What to expect in your first days at home with your newborn.
A public health nurse will call you 1-2 days after you get home with your new baby.
The nurse will ask you about:
- your health
- your baby's health
- how feeding is going
- help at home
- your next doctor or midwife visit
- your questions or concerns
If you have any concerns and would like to speak to a public health nurse sooner, call your local public health unit, available 7 days a week (note separate numbers for weekends and holidays).
Getting off to a good start with breastfeeding
- Your baby will feed at the breast at least 8 times in 24 hours.
- You will hear your baby swallow at every feeding.
- By day 2, your baby will have at least 1 dirty diaper and 2 wet diapers
- By day 3, your baby will have at least 2 dirty diapers and 3 wet diapers.
- Your breasts will be full before feeding and softer after feeding.
Keep a record of your baby's feedings and diaper changes for the first few days. Find more helpful information on breastfeeding.
Our public health nurses offer breastfeeding support 7 days a week for mothers until their babies are six weeks of age. If you need extra support with breastfeeding, call your local public health unit (note separate numbers for weekends and holidays).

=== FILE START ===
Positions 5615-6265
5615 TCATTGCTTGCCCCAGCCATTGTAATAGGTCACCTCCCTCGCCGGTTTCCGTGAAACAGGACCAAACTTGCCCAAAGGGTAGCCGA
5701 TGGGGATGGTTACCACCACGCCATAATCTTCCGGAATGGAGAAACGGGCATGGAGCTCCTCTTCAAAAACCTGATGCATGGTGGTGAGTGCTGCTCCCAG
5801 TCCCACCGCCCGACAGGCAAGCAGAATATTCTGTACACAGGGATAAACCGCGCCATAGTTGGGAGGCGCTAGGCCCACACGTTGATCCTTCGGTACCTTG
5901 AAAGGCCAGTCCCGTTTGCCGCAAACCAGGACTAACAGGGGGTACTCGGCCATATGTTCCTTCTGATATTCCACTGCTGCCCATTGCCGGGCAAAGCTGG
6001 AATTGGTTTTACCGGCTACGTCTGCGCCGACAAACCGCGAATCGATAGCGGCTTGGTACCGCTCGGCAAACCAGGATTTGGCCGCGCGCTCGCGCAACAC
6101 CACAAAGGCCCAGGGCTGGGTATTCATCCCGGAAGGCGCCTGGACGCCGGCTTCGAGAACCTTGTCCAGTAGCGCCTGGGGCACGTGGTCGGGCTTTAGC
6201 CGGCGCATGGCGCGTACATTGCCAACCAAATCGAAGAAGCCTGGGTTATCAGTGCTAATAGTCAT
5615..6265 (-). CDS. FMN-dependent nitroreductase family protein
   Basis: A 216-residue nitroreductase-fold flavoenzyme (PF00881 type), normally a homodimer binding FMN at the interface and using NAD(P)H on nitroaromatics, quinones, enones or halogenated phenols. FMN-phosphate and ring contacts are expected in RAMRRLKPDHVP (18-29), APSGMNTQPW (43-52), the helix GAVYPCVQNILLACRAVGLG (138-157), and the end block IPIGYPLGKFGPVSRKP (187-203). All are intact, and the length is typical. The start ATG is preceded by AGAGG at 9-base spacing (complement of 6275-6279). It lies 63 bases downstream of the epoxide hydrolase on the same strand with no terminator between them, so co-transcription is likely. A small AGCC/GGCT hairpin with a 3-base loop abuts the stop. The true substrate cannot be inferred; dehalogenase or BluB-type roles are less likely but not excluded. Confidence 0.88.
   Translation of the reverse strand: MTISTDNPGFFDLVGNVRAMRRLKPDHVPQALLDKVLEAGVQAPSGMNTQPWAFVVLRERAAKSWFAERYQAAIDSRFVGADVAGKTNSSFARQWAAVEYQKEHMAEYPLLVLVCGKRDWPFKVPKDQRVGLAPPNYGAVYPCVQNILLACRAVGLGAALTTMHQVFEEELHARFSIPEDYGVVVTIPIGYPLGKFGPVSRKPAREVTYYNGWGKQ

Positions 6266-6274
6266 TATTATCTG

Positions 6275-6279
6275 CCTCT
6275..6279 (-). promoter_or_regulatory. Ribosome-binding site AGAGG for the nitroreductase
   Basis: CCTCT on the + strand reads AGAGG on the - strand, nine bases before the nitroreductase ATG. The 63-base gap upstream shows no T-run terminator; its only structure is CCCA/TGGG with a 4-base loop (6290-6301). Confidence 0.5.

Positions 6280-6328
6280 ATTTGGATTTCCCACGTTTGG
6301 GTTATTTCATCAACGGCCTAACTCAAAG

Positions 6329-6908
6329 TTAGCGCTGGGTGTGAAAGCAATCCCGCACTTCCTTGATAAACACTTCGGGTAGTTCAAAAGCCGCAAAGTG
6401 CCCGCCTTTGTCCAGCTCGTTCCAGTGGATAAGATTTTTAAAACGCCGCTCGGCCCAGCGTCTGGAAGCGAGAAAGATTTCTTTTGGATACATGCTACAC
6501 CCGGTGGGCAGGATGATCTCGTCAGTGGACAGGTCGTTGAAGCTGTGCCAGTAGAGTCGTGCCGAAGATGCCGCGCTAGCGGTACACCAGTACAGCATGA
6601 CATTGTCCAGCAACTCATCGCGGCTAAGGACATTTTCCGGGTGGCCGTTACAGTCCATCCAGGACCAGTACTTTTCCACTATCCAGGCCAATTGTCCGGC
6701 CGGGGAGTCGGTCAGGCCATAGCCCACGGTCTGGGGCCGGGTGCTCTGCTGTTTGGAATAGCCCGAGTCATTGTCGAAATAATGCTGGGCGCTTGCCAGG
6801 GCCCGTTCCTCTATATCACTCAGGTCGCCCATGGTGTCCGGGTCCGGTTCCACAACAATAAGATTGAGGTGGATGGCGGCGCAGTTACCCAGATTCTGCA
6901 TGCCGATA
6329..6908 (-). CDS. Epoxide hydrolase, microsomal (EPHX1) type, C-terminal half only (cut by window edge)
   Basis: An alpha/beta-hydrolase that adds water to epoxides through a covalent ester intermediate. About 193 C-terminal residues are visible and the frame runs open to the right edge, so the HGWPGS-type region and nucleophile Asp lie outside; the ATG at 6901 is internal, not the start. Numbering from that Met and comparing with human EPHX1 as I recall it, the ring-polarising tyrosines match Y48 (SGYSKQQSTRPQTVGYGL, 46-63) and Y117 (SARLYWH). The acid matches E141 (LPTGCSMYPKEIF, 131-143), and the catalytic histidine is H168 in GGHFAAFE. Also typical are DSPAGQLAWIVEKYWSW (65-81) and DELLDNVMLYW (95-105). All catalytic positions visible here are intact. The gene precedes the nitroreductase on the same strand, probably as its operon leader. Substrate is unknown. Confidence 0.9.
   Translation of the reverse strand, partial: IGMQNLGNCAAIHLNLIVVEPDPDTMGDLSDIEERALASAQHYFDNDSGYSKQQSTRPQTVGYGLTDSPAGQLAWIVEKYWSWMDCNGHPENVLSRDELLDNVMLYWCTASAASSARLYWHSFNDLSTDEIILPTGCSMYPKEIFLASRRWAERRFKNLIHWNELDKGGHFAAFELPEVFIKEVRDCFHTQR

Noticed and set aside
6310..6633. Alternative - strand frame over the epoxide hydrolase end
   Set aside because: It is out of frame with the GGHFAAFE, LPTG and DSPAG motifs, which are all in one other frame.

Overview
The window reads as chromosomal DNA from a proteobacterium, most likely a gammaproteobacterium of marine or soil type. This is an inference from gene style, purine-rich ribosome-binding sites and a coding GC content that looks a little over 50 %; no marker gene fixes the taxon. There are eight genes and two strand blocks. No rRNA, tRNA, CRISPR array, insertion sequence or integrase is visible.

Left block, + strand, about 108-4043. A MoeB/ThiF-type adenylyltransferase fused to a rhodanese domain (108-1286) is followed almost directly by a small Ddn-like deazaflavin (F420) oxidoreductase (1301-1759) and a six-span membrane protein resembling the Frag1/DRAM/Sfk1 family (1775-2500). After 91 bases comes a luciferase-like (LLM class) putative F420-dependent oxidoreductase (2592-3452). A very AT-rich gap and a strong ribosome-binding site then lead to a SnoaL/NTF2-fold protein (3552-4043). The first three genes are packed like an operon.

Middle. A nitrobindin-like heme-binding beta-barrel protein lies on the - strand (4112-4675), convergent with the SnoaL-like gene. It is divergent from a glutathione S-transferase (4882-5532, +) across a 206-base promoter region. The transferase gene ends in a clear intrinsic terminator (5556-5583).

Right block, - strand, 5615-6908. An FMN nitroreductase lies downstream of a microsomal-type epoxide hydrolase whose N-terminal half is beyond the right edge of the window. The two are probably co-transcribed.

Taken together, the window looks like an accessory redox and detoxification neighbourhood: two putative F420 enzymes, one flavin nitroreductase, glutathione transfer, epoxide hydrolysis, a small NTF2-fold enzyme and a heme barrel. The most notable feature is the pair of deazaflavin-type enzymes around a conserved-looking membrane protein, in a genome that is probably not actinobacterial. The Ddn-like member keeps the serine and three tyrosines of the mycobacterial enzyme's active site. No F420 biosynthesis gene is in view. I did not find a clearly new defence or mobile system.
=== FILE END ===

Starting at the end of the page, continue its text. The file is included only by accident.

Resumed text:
When to seek medical attention
Call your doctor, midwife or HealthLink BC 8-1-1 right away if
- Bleeding from your vagina that is bright red and heavy even though you have rested
- Blood clots that are larger than a loonie coin
- Chills or a fever higher than 38C
- Pain or burning when you pee
- Sore nipples or breasts
- Pain, swelling, or redness near your C-section incision
- Pain in your bottom that is not getting better
- Redness or pain in the calf of your leg
- Feelings of sadness or anxiety
- Feelings that you might hurt yourself or your baby
- Has a fever that is higher than 37.7oC
- Is not latching or sucking well
- Is too sleepy to feed at least 8 times a day
- Has yellow-coloured skin on body, arms, legs (jaundice)
- Has breathing problems